Though it has recently gained attention worldwide, hemp has been woven into the fabric of Japanese culture for thousands of years, since the Jomon era. Used for everything from food, clothing and shelter to warding off evil spirits, its existence was integral to daily life. Though hemp has all but disappeared over the last century due to its incompatibility with machine spinning, Majotae has spent 10 years developing ways to recreate the fabric’s former handwoven feel and meet the needs of modern users.

A Fabric of the People

Before that, hemp’s functionality and versatility made it an integral part of daily life for generations. Warlords of the Sengoku period wore woven hemp loincloths, which, thanks to the fabric’s odor resistance and durability, were a boon on the battlefield. Matagi hunters also wore hemp-lined clothing when scaling mountainous terrain in freezing temperatures due to its breathability and heat-retaining qualities. Hemp’s antibacterial effects and purported mystical powers made it an ideal material for mosquito nets. Large homespun kaya nets would encompass entire rooms, protecting their inhabitants from pests and evil spirits. This custom can be seen in Edo-era ukiyo-e depictions of ladies at leisure. 

An Auspicious Symbol

Since ancient times, Japanese people have believed hemp to be sacred. Without scientific explanations to clarify how it helped prevent illness through bacterial growth inhibition, hemp was considered a divine grain and used to ward off evil entities. Good luck charms were made using hemp fabric and worn, and the shimenawa ropes seen wrapped around trees and hung from the main halls in shrine precincts were exclusively made using hemp. Its associations with purity and virtue remain strong both within Shinto and beyond. Its auspicious significance means you can find it in the form of the asa no ha (hemp leaf) pattern, whose geometrical designs are often used on kimono fabrics and wooden kumiko structures.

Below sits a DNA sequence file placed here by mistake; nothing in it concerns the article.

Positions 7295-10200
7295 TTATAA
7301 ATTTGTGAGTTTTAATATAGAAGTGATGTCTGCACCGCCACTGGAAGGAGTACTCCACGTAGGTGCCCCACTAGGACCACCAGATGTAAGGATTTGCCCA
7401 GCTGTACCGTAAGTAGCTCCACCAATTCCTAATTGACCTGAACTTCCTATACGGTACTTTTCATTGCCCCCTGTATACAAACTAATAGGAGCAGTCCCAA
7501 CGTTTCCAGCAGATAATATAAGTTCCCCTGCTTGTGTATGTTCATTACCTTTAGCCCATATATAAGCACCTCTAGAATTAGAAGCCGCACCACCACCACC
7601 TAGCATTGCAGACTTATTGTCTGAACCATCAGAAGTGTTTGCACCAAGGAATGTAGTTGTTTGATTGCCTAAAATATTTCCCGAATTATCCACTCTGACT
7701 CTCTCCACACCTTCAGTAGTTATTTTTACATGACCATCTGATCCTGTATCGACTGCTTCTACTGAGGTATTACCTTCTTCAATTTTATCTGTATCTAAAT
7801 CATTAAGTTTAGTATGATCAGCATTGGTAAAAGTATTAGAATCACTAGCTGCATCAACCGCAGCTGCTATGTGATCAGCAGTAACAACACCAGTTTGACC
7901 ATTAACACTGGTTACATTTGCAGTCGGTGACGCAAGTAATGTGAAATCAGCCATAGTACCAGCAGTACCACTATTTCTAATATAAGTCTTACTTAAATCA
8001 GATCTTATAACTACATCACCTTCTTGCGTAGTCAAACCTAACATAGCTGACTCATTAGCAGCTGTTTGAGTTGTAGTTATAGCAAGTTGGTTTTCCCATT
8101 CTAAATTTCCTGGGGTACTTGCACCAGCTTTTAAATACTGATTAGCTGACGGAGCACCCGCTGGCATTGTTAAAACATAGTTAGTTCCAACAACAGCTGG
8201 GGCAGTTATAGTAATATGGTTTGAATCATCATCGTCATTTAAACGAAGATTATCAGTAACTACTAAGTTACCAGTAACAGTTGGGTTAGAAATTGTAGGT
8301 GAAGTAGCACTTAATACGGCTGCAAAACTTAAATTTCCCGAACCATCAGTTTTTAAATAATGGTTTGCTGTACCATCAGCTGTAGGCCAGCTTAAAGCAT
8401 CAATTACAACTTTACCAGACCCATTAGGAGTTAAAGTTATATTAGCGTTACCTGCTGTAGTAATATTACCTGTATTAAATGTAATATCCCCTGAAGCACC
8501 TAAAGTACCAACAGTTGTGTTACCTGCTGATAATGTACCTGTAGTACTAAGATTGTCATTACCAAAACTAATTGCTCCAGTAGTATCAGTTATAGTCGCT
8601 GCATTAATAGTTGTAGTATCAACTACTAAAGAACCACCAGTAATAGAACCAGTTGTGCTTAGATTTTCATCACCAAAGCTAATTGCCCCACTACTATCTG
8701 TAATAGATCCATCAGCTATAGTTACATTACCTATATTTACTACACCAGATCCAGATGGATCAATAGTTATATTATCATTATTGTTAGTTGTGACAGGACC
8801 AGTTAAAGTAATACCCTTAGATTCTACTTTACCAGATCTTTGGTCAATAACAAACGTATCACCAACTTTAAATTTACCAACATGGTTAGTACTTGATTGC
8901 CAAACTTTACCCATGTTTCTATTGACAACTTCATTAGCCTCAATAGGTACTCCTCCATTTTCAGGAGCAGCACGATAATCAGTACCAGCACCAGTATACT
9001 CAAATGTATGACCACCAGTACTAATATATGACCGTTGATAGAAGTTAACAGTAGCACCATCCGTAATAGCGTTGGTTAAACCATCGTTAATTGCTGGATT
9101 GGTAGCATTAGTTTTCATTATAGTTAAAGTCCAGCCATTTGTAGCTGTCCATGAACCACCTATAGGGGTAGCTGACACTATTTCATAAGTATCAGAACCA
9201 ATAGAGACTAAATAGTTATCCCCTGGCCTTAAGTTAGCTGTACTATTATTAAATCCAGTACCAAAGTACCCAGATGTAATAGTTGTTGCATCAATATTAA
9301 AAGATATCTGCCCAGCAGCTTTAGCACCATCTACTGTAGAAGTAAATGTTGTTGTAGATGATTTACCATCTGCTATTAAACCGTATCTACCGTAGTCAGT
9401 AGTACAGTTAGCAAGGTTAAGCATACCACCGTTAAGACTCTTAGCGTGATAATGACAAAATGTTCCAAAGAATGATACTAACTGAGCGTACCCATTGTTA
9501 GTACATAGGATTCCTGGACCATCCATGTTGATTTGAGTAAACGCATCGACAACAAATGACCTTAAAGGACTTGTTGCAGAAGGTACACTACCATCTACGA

Hemp Revival

The intricately woven hemp fabric of the Edo era was made using careful manual labor. Despite its durability, beauty and cultural significance, hemp lost ground to other fabrics such as cotton during the Meiji period due to its incompatibility with mechanical looms. Although hemp fabric has a reputation of being on the rough side, Edo-era hemp possessed both the softness of cotton and the suppleness of silk after repeated use. That softness couldn’t be reproduced using machines and was replaced by cheaper fabrics that could be manufactured quickly and easily. That is, until Majotae revolutionized the process. The brand has, with the help of homegrown state-of-the-art technology, reproduced the handmade qualities of hemp fabric and made Japanese hemp available to the world again. 

Better Than Vintage

From start to finish, hemp — and Majotae’s recreation of the Edo-era handwoven fabrics in particular — is an environmentally friendly, wearable work of art that fits seamlessly into daily life. The brand’s textile products range from towels and shirts to an upcoming bed linen line, all of which have a remarkably gentle feel to the touch. Majotae fabrics, like denim, become softer and acquire a glowing luster the more they are used. They also dry quickly, making them ideal for surviving humid Japanese summers. 

The hemp of Majotae, with its sacred history and contemporary sustainable endeavors, makes it a fabric that weaves the traditions of the future.

Learn more about Majotae through their official website or check out their Instagram page.